There's a cat up a tree. What could be more familiar? Yet with her astonishing gifts of imagination and language, Anne Isaacs discovers in this seemingly ordinary event a world of cosmic reach -- from the earthy roots and leafy branches of the forbearing tree to the mysterious ginger cat himself, then higher still to the cool, unblinking moon and beyond. Creating a rich texture of personalities and possibilities, her story unfolds one poem at a time, ultimately sweeping the reader into a pageant of feline concern from which no one, young or old, cat-lover or not, will emerge unmoved. Does the cat need catching? The fireman and cat-catcher think so. To the consternation of her father, a little girl wants to take the cat home as a pet. In the sky, a balloon lady drifts by to sing praises to a like-minded free spirit; a wary robin sets up an alarm; the mayor tries to organize everyone. And then there's the box-car racer, who couldn't care a whit about the cat and only wishes that the crowd around the tree would get out of his way! But of course it's the cat who -- knowing very well why he's up there -- has the last word. Anne Isaacs, author of the Caldecott Honor book Swamp Angel and the highly praised Treehouse Tales, again freshly, brilliantly conceives the read-aloud experience. Effortlessly changing mood and voice, evoking everyday wishes and secret longings, the poems here cast a rich storytelling spell by virtue of their insight, versatility, and dexterity.
Having moved to Montana from Tennessee in the 1830s, fearless Angelica Longrider--also known as Swamp Angel--changes the state's landscape, tames a wild horse, and captures some desperadoes.
When Widow Tulip Jones of Bore, England, inherits a ranch in By-Golly Gully, Texas, and moves in with two trunks of tea, twelve pet tortoises, and three servants, hilarity ensues. The peaceful life suits the wealthy widow fine until word gets out and every unmarried man in Texas lines up to marry her. Widow Tulip and her small staff of three can't possibly run the farm and manage all the suitors, so she devises a plan--and it just might work. This story filled with giant tortoises, 1,000 brides, bad guys, a smart widow, and even a little romance is sure to get kids laughing.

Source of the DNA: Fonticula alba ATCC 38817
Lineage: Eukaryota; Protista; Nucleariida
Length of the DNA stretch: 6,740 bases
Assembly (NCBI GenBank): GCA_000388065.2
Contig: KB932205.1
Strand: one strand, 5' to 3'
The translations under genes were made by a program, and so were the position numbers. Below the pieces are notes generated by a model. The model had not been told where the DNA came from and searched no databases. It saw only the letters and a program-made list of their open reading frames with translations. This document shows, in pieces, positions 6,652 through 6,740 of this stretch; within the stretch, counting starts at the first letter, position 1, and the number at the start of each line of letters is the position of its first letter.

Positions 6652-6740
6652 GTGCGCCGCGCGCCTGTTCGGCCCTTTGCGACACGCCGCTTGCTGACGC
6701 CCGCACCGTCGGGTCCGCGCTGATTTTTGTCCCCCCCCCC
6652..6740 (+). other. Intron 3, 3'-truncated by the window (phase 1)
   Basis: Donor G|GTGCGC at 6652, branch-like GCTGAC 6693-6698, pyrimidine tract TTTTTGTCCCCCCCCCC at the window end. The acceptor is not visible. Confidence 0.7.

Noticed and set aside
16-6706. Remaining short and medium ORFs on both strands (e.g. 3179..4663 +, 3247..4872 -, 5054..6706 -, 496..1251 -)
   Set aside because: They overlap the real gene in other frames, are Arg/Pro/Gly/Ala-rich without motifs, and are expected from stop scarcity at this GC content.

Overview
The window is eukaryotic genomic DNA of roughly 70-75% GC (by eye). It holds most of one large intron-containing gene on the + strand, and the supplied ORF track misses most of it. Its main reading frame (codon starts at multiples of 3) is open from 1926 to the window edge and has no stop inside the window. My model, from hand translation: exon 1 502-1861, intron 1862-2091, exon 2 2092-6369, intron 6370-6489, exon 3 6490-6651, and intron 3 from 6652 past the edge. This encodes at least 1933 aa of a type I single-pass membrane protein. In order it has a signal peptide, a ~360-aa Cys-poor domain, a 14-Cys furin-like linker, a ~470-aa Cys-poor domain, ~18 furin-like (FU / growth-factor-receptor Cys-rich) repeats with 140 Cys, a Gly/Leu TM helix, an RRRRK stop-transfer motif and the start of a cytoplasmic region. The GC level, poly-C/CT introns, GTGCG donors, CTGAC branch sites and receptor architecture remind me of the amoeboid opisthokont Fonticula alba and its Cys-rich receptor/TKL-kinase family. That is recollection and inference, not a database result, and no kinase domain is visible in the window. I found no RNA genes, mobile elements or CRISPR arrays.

Swamp Angel can lasso a tornado, and drink an entire lake dry. She single-handedly defeats the fearsome bear known as Thundering Tarnation, wrestling him from the top of the Great Smoky Mountains to the bottom of a deep lake. Caldecott Medal-winning artist Paul O. Zelinsky's stunning folk-art paintings are the perfect match for the irony, exaggeration, and sheer good humor of this original tall tale set on the American frontier. A Caldecott Honor Book, An ALA Notable Book, A Time magazine Best Book of the Year, A New York Times Best Illustrated Children's Book of the Year, Winner of the Boston Globe/Horn Book Award, A Publishers Weekly Best Book of the Year
A searing Holocaust novel based on a true story. Twelve-year-old Eva and her sister have been forced to leave their home in Poland and are imprisoned in a Nazi labor camp. There they must spin thread on treacherous machinery to make clothing and blankets for the German Army. As Eva struggles amid ever worsening dangers to save her life and that of her sick sister, readers witness how two teenagers strive to create home and family amidst inhumanity and chaos. Written in exquisite prose, this story of heartbreak and hope that is rich in detail and symbolism will deeply move readers of all ages.
Praise for ) anne isaacs' Torn Thread "Every word . . . rings as true as any first-person story told by an actual survivor, giving young readers another powerful testament to the horrors of the Holocaust." - Kirkus Reviews, pointered review "A riveting account. . . . This powerful testament to the human spirit provides much opportunity for discussion of this dark time in human history." SfetSeliBatlJbniry Journal - Booklist tells it without exploitation or sentimentality." "The power of the human spirit provides a solid foundation for this Holocaust novel." - Voice of Youth Advocates
Three chapters relate the experiences and adventures of three 1880s Pennsylvania farm children in their family tree house, which serves as a refuge, a source of adventure, a lookout post, and a frightening dragon's lair.
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